The indications of the 2007 equality law on balanced representation also affected the boards of directors of companies, but they were still recommendations that, if not followed, did not entail a sanction, something that this rule wants to change. In 2021, only 29% of the positions on the boards of listed companies were held by women.

The Government sneaks an amendment to circumvent the Senate’s veto on the spending ceiling

The PP has rejected this text, considering precisely that the Podemos amendment distorts its content. “The Government of Pedro Sánchez, literally, destroys it to the unimaginable, erasing even its own spirit, blowing up article five by selling real parity for a handful of votes. Exactly four, those of Podemos, who have decided that only the limit of the underrepresented gender be respected,” said deputy Jaime de los Santos from the rostrum.

But one of the main criticisms from the popular party has focused on the amendment that the Socialist Party and Sumar have snuck into this law to try to remove the Senate’s irrevocable veto power over the aforementioned budget stability and public debt objectives. to the General State Budgets, a blockade that the PP has already used twice this year given its absolute majority in the Upper House.

It was the former Minister of Finance Cristóbal Montoro who introduced a clause in the Budget Stability Law of 2012 requiring that what is known as the spending ceiling have the approval of Congress and the Senate, without there being an option to lift the veto in the Chamber Low.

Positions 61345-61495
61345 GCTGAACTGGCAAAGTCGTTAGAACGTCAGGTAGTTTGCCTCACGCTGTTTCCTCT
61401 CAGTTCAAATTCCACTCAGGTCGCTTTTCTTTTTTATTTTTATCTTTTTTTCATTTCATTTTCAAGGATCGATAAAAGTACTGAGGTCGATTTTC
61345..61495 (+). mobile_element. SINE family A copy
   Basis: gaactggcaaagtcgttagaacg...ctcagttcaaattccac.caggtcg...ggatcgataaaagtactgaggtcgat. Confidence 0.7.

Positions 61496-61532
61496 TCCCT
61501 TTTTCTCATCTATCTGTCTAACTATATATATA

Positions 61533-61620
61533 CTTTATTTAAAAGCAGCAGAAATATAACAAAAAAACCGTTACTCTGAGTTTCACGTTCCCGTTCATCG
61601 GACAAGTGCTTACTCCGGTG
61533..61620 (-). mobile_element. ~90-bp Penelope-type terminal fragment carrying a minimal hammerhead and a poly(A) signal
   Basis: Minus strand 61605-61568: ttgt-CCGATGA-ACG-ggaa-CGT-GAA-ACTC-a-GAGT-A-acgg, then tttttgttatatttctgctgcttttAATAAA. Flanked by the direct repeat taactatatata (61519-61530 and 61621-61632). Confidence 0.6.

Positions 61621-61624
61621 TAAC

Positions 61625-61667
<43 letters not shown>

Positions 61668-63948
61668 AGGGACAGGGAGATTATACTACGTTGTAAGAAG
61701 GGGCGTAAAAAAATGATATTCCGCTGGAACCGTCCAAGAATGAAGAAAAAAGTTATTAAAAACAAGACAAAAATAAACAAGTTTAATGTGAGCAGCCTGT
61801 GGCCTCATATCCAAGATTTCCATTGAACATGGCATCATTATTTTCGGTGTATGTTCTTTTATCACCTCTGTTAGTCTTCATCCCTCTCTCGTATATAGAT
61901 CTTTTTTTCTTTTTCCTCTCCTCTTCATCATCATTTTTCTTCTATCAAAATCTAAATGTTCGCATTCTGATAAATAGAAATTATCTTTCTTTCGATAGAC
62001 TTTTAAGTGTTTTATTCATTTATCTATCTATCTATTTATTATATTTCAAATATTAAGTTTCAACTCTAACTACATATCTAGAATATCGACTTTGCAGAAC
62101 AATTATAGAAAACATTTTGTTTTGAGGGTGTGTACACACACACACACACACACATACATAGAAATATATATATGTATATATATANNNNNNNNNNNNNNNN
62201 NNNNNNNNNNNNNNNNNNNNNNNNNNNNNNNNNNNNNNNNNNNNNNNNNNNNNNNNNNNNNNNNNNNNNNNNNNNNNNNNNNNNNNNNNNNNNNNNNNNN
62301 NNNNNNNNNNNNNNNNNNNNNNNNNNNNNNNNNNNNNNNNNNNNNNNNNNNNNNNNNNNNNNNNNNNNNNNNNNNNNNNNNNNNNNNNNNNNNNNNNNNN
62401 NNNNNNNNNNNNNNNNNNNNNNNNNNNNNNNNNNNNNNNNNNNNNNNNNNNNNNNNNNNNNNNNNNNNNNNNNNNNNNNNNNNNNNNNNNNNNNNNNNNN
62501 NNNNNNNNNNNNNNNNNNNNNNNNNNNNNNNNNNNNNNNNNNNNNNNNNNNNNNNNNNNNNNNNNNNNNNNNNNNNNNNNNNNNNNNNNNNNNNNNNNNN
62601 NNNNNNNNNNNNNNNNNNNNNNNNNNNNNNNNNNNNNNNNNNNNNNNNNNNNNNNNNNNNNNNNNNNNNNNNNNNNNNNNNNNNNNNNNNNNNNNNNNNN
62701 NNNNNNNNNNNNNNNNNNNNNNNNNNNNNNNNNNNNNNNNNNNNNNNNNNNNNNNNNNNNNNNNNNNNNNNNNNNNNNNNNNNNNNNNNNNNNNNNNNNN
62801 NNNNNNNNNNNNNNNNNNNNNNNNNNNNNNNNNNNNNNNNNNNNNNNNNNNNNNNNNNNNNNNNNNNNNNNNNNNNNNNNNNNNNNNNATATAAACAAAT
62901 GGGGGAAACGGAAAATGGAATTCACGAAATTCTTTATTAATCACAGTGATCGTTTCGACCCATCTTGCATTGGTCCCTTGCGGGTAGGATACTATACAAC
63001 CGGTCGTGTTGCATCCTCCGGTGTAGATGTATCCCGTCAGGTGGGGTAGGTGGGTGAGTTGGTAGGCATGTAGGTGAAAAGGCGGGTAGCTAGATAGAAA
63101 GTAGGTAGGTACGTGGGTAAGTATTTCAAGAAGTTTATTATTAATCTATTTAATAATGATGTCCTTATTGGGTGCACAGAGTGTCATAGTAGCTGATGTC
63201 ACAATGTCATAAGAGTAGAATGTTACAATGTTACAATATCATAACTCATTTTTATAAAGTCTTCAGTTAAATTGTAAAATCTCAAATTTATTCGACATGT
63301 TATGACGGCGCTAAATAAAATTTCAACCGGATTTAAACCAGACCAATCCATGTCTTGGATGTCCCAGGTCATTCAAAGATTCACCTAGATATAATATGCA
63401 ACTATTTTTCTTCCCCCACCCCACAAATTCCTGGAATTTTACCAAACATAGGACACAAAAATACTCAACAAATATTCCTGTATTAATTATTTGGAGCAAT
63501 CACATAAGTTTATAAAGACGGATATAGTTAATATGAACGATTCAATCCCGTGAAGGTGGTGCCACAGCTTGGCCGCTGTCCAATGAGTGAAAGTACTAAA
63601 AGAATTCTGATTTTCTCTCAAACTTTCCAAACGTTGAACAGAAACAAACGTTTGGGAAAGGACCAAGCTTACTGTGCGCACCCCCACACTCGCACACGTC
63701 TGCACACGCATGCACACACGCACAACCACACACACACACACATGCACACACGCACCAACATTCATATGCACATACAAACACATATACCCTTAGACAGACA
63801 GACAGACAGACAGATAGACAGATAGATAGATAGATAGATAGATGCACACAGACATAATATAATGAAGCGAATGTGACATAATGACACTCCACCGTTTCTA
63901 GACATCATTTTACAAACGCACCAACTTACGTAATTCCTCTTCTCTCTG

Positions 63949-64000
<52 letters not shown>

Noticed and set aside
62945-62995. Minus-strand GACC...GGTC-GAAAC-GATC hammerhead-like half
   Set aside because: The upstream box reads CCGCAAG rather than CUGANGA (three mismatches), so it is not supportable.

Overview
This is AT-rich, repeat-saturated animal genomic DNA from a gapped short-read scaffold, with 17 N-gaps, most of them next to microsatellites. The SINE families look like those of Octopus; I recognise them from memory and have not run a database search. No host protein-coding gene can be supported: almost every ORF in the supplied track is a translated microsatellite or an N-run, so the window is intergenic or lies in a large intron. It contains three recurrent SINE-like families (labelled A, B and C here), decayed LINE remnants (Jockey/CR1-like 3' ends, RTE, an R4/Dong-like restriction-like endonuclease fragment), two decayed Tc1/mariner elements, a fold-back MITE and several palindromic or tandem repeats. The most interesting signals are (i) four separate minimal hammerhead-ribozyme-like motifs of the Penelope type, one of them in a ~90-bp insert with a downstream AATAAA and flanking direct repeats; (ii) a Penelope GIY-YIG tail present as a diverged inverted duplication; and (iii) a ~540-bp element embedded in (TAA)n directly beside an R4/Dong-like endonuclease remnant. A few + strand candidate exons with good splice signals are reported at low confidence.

In their justification, PSOE and Sumar argue that Spain needs a procedure for approving the objectives of budgetary stability and public debt “that is agile and appropriate to the importance of each constitutional body in the institutional system.”

“Those who have once again exploited women have dealt a blow to the rule of law by including amendments in their text which, in addition to depriving the Senate of one of its prerogatives and, therefore, the citizens whom we represent in the Cortes Generales, contravene the Constitution,” the PP deputy denounced. “Their lordships of the radical socialist left have long ceased to care about the Constitution or the sacrosanct separation of powers, or anything synonymous with institutional respect,” he insisted.